The Baron smiled faintly, though it was apologetic. “He’s on his final legs. He wants to go out with a bang. We’re not far from peace, now…”
Dragomir snorted. Since before the penguin’s flight, The Baron had hinted at giving the Non a home of their own - ideally, the land they’d uncovered during the course of the war. They’d come from there originally, after all, and it seemed as good a place as any. Dragomir doubted the hundreds of thousands of Imperium citizens displaced or injured by the Non during their rampage through Imperium territory would be happy with just letting the Non settle down without repercussions, however.
I wonder if I’m counted in that lot, now, Dragomir wondered. Am I going to prison if I am? Blech… well, that’s assuming I live long enough to get to prison…
“Well, he’s gonna take a lot of innocent people down with him,” Dragomir said. He looked at Eve. “You up for trashing a few more of those things, kiddo?”
Eve nodded, staring at her father. She had the scimitar from the previous battle attached to her belt. Dragomir didn’t recognize it, and wondered where she’d gotten it. There were, for that matter, so many parts of her life that he didn’t know, or understand… it saddened him to think of how much time they’d spent apart, and how, now, even though they were together again, they’d barely spent -
“Hm,” Dragomir said, mostly to himself.
The Baron didn’t notice. He was looking out at his Non, a sad expression on his tired old face. “Are we planning on leaving soon, then? He certainly won’t waste any time driving those machines to Rodentia - “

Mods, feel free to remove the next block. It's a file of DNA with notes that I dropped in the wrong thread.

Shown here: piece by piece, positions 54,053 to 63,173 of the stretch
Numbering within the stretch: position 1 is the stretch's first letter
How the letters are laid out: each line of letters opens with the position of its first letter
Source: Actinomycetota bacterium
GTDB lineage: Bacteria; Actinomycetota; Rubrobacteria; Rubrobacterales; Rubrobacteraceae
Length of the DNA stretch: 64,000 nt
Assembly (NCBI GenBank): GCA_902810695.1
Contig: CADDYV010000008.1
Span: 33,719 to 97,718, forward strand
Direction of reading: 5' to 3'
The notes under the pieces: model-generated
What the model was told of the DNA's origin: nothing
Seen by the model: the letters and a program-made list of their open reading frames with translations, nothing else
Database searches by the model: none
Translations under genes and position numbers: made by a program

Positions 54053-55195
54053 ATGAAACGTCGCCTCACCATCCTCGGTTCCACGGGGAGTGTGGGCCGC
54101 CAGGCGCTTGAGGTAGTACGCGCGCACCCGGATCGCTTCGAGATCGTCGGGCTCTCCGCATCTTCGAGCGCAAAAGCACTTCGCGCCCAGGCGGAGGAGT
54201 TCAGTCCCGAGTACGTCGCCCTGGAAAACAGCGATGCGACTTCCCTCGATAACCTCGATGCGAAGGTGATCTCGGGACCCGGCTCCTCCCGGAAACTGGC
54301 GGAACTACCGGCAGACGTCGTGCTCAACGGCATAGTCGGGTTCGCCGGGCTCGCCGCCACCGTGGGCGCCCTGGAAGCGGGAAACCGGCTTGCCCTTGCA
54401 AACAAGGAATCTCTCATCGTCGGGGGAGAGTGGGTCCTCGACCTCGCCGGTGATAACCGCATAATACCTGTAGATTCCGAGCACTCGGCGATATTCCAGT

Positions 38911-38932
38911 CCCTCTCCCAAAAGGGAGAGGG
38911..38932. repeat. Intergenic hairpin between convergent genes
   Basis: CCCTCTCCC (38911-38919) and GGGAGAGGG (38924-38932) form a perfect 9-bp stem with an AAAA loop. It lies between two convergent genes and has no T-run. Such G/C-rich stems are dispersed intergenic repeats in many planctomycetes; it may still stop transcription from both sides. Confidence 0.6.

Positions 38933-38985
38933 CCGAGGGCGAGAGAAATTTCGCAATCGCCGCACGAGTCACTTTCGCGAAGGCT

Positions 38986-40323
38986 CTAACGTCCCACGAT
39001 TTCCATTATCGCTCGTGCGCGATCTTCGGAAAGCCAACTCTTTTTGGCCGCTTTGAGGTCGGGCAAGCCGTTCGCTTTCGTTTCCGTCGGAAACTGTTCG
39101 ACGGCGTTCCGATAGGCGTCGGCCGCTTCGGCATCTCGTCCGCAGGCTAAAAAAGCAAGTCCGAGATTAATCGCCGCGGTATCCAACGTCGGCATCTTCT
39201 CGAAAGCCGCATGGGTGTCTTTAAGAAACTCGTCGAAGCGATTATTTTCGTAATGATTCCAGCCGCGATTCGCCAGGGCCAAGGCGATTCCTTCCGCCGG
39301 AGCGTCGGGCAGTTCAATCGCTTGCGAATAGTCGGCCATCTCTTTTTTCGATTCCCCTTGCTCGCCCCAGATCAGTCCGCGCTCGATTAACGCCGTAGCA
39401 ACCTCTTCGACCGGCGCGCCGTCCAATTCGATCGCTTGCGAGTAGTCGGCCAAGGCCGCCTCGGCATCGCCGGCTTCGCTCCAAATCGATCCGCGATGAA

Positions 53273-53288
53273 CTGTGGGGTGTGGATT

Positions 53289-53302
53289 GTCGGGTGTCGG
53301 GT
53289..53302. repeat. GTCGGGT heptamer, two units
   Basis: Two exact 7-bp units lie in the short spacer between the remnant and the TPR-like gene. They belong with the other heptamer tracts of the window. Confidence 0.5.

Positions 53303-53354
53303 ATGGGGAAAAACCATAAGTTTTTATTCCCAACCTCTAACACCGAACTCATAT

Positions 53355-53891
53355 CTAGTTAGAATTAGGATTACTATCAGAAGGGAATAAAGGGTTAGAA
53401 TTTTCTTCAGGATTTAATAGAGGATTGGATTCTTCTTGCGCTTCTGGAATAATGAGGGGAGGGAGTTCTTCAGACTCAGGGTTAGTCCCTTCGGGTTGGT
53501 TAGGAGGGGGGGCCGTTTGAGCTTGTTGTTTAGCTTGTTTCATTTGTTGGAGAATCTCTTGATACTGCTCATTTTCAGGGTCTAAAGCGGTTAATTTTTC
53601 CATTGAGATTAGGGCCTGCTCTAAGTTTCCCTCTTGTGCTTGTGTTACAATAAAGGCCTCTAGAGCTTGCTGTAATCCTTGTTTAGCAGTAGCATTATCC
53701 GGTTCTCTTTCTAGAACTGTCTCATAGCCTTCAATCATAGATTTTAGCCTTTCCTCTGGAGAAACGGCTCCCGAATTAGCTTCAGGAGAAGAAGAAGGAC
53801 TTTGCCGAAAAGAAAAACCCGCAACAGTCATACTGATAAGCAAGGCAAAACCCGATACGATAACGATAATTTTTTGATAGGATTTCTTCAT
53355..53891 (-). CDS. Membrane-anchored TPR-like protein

Dragomir cut The Baron off with a terse wave of his hand. His next words came as a yell. “All hands, prepare for takeoff! Get everybody ready! We’re going to take Kierkegaard on in the next three hours! Let the Imperium know that we’re leaving, too! We’ll need their help!”
Terse, hostile acknowledgements floated back to Dragomir, and on the other side of the bridge, hunched over an exposed panel full of cogs, Libby scowled up at her husband. It was her ship, after all. He didn’t care, though, because they needed to get things over and done with now. They had to, and not just because Kierkegaard would murder a lot of people if they didn’t.
“That was… sudden,” The Baron remarked, eyebrow cocked. “I know we’re in a hurry, but we’ve been recuperating for less than a day. I don’t think Logan will be happy if - “
“Logan’s not in command yet,” Dragomir barked. Stepping past The Baron, he took Eve by the hand and led her towards the captain’s chambers. “Somebody get us some food, willya? I’m starving. Make it meaty.”
The crew watched Dragomir and Eve go. Dragomir knew, he knew, that they were utterly aghast. No one touched Eve like that and lived. They’d learned that lesson just watching her in combat. Yet the unflappable death machine allowed her father to lead her into the captain’s quarters as meekly as a lamb follows its shepherd, and Dragomir was certain that she wouldn’t allow anyone besides him to do such a thing. Anyone else - her mother, her brother, The Baron, perhaps, even - would be dead in seconds.
He needed to lead her. He needed to talk to her. Because, in looking at her face, he’d seen something he did not like at all. He saw lines.